Once an area retires copper phone lines, you are correct you could (in theory) reduce these to almost nothing. A few key sites countrywide in the extreme.

Anyone know if this has been talked about anywhere officially?

Weeks after Red Bee Media's broadcast centre fell over, Channel 4 is still struggling with subtitles


Missing a few key points here

1/ Slightly glossed over is the fact the servers are fine but the hard drives in them died. It was generally known that the noise from gas fire suppression systems can damage hard drives, but not sure it was well known. I certainly didn't know how extensively, percentage of HDD's that would be destroyed, this can cause.

A little bit more from C4 themselves.


2/ "Red Bee Media got the pictures and audio up and running again quickly," , yes but the key thing is here not from the primary site but from a DR site.

They are all still on DR, see Channel 5 with the white and black square in the right hand corner, indicating they are *still* in DR playout. The issue is Channel 4's DR subtitle playout isn't working. I heard some concern that fixing this is dangerous whilst in DR (as they have no further DR if they break something). So changes to the Red Bee's DR being made are very limited.

Happy birthday, Linux: From a bedroom project to billions of devices in 30 years


Re: I've got a suggestion...

To be honest Windows is wrong to have a case insensitive file system.That quick hack has landed us all with the problem that people think this is a feature.

It's easy to decide what upper and lower case is in English but not for all the world's languages as well. This is a lot of crap to put into an OS level driver to make that work. Better to do this at a UI level.

Windows 11 gets chatty as Teams integration turns up


Re: Dear Rejects of Redmond

Yup, but like mobiles, these companies think it's their machine/platform. You changing it is unwanted to them.

As someone said recently you will likely not own any device in 15 years! Sad to say they are probably right. Routers, media devices, Alexa (and it's ilk), even door bells are all like this.

If you use free software, (which I do on mobiles and computers), things are maybe (often just a little) harder to setup. Most people will take the convenience over their freedom every day. My sympathy for their complains about lock-in is very small, esp professionals in this area who should know better.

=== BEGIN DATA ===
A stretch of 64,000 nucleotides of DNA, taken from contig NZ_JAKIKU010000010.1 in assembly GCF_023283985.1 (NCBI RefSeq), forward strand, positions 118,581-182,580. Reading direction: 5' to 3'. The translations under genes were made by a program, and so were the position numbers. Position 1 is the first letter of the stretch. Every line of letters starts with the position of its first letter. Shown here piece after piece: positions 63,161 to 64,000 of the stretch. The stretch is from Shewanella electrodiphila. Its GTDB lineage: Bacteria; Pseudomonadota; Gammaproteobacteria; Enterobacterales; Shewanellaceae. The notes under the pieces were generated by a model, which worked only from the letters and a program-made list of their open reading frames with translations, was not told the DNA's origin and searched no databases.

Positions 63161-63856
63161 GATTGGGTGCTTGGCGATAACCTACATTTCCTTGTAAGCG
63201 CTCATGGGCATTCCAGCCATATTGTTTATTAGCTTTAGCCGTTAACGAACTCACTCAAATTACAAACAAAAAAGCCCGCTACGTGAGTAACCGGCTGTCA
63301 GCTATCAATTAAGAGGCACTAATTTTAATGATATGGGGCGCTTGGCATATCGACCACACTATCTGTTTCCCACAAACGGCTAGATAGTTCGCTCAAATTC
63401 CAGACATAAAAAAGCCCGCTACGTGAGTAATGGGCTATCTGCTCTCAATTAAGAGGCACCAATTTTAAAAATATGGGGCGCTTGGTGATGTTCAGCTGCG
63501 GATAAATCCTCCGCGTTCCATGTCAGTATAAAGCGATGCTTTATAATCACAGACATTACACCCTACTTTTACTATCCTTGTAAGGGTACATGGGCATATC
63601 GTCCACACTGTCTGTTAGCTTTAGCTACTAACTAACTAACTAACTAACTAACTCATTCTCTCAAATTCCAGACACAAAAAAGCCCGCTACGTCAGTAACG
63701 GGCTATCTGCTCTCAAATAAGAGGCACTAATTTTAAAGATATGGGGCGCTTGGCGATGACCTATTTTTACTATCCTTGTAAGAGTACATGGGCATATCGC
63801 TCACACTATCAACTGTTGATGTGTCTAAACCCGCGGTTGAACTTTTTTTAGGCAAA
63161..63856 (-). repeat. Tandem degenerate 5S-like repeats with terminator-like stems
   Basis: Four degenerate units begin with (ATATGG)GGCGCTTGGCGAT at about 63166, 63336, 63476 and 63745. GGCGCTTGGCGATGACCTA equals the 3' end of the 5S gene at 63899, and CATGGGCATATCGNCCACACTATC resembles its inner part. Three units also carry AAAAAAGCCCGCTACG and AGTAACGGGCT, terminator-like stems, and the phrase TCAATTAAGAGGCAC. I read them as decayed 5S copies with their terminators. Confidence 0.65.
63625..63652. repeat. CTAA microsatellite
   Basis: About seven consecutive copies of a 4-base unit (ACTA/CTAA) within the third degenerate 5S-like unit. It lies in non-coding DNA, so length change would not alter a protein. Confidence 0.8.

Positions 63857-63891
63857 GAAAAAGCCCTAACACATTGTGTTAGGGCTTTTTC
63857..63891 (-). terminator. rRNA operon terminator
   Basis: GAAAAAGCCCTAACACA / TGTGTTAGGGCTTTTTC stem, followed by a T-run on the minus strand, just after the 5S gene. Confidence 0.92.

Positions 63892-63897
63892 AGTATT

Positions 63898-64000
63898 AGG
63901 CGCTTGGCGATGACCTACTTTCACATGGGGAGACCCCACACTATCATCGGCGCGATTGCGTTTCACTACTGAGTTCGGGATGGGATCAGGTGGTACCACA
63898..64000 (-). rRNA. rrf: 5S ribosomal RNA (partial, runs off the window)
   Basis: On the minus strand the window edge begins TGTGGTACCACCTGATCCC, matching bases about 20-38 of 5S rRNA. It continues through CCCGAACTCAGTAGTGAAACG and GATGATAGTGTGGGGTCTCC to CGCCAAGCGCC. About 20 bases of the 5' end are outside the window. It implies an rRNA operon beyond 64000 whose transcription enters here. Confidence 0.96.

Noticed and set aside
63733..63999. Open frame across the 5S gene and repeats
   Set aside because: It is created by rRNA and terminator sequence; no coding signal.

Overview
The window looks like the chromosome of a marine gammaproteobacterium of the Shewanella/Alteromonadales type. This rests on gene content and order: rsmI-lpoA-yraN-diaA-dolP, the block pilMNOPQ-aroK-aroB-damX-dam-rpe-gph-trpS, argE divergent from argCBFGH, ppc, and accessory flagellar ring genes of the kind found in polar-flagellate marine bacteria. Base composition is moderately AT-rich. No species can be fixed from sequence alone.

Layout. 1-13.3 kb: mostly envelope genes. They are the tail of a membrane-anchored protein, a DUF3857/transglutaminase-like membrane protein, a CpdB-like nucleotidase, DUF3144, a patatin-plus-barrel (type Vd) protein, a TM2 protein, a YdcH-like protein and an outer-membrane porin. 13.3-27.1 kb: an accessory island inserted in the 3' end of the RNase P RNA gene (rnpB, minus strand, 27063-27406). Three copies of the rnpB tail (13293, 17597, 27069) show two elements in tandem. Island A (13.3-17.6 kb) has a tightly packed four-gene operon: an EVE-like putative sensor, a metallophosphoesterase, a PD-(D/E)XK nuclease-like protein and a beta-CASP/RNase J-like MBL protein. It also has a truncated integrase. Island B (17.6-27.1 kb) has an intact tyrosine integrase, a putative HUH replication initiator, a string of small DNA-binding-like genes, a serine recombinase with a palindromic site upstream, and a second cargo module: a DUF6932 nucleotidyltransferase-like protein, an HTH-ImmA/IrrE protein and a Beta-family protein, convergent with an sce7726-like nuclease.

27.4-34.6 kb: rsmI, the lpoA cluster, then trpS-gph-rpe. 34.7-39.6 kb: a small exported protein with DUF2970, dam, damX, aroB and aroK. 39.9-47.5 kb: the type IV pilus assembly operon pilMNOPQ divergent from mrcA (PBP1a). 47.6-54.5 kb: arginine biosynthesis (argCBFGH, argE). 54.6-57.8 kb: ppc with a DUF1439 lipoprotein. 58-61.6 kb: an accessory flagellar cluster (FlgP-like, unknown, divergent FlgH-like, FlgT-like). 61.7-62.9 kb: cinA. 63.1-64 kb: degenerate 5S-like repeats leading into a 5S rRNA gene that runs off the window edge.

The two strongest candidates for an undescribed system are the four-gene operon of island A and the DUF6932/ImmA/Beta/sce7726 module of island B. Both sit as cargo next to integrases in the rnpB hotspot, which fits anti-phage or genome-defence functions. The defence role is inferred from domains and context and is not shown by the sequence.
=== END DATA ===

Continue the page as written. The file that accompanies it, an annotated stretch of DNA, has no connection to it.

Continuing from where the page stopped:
I'm amused, for example, that people accept that rooting your phone should stop you running banking apps, for example, hell it's my phone and it's okay on my computer to bank with! But that will likely go in a later windows version, as this frog is further boiled.

The coming of Wi-Fi 6 does not mean it's time to ditch your cabled LAN. Here's why


Network Mantra

"Wire when you can. Wireless when you have to" , still and maybe always will hold.

I need to use WiFi for tablets, phone, mobile applications. But my desktop doesn't need to be WiFi, not does my TV, it doesn't move.

I hate seeing people stream 4K on their TV over WiFi about 2 metres from the ISP hub. Even if cabling is hard, over the mains Ethernet Homeplug devices

seem to perform much better than WiFi (in a domestic setting).

Finally a sensible article about WiFi. I have similar view of 5G, which is the new you'll never need a cable again technology fallacy!

Devuan adds third init option in sixth birthday release


Re: PulseAudio?

Interestingly a planned change for Fedora 34 is PipeWire to replace (and remove) PulseAudio and Jack.

Claimed to "PipeWire can support both Desktop and PRO Audio use cases"

Another unpleasant upheaval in the audio system or a decent audio system finally? I don't know....does anyone?

Cisco intros desktop switches, one with USB-C to power your laptop


Re: "when Wi-Fi gets more reliable every year"

Mantra should be: "Wire when you can. Wi-Fi when you have to"

My TV doesn't move, wire that one (or a mains extender even).

My phone/tablet needs to be Wi-Fi

Red Hat defends its CentOS decision, claims Stream version can cover '95% of current user workloads'


Such a stupid decision

We are a pure RHEL shop, but RHEL is much more valuable to us with Centos. We need third-party repos and these get built with Centos. Lots of HowTos and documentation exist just because Centos exists. Centos drives ISV's to release RHEL software, as it gives a large market share. Our staff learn with Centos at home. The Centos many users find bugs we do too. Centos streams, by not being the same as RHEL pretty much stops all of these.